June: I spent a week in Paris, holed up in a lovely, weird apartment that looked more like the inside of a small yacht than a rental unit. But it was in Paris! And it had a loft for writing with a desk and skylight and everything! I had wine! I had cheese! I had my laptop and my manuscript and mon amour! It was pretty perfect, in spite of the persistent rain! (The whole trip was a series of exclamation points. Particularly because it was an adults-only vacation.)
Pictures? Well, yes. But my computer is being a jerk right now and won't import the pictures right-side-up. Still, here are a few, and if you tilt your head to the right, you can sort of see what they are and read the corresponding exclamations:
|We made Frenchmen faces with our food!|
|We filched strawberries from our potted patio garden! We had a red door!|
|We drank from cats!|
|Writing Loft! Looks weird, right? Even right-side up.|
Then, to console my poor child whom I left behind to spend a week in France, I carried said child off to Galveston, where we boarded a ship and cruised to Mexico for 5 days. The boy spent his time in the wave pool, and I spent time doing my two favorite things with my mother:
(You may have, at this point, made the assumption that I am wealthy--traipsing all over God's green earth. Let me just remind you that I'm a university instructor teaching an extra course this summer and leave it at that.)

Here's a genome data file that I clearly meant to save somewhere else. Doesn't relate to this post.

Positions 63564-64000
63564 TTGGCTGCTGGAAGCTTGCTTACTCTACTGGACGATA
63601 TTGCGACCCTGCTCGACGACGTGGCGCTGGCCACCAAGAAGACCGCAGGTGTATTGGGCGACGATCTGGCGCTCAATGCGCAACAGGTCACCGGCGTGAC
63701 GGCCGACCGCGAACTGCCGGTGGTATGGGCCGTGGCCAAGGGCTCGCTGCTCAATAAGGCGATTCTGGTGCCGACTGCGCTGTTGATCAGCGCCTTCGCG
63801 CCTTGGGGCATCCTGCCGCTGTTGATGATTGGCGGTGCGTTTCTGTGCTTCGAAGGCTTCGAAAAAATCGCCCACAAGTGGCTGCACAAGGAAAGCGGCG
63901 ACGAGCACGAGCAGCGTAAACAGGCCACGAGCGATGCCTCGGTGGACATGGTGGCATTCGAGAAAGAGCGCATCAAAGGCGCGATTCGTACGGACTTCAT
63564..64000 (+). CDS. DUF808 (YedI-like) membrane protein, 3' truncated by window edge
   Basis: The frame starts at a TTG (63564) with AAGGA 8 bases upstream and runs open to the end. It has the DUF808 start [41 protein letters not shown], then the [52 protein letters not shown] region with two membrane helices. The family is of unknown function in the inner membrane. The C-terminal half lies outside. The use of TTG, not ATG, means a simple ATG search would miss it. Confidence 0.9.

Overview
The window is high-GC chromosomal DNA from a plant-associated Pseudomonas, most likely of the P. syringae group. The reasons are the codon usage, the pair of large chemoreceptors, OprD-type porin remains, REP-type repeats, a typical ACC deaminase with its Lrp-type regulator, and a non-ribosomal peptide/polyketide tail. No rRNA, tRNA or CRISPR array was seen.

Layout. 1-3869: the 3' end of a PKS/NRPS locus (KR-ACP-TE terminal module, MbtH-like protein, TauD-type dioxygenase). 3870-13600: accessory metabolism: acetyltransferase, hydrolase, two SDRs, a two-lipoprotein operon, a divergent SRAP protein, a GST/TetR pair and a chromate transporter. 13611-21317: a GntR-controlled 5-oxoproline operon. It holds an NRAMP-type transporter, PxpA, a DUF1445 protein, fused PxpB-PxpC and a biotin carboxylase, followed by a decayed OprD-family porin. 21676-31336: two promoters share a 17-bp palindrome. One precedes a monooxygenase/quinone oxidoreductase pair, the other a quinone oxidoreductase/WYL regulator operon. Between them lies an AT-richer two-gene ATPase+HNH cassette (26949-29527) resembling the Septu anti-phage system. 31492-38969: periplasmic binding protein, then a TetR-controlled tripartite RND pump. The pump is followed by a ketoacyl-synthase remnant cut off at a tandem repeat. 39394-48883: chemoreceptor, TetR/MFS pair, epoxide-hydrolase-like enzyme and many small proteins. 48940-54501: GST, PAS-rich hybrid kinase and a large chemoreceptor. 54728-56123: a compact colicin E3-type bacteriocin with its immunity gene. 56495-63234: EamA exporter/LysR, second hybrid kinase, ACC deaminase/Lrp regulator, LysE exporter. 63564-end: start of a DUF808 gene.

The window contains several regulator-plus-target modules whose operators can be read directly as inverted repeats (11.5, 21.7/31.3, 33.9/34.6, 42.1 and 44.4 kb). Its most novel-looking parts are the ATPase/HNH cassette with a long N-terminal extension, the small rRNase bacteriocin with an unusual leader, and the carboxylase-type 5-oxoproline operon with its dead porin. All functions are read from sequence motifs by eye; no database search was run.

The whole of June, I was daily astounded by my website hit counter. When you're a novelist with one book, published by a small press that has already sunk into oblivion, you're used to getting a few visits per day. After my miniopera was selected as a finalist in the ENO competition, my hit counter went so high, I surpassed my "free" storage limit. June: 1,089 Page Loads. 785 Unique Visits. Gah!
I began wondering...what if these people who loved the poetic writing in my miniopera also read my novel--even the Kindle free version in the Kindle Lending Library...maybe my little orphaned novel would have another chance--and international debut! Brits would love my novel about peculiar American Southern girls.
In short, the rest of my June was spent dreaming of wild success and doing absolutely zip to promote it.
Now, it's July. I've begun teaching a summer semester at SMU, and I'm reminded yet again how much I love teaching college students. They teach me a lot, too.
Happy July, folks. What did you do (or are planning to do) this summer?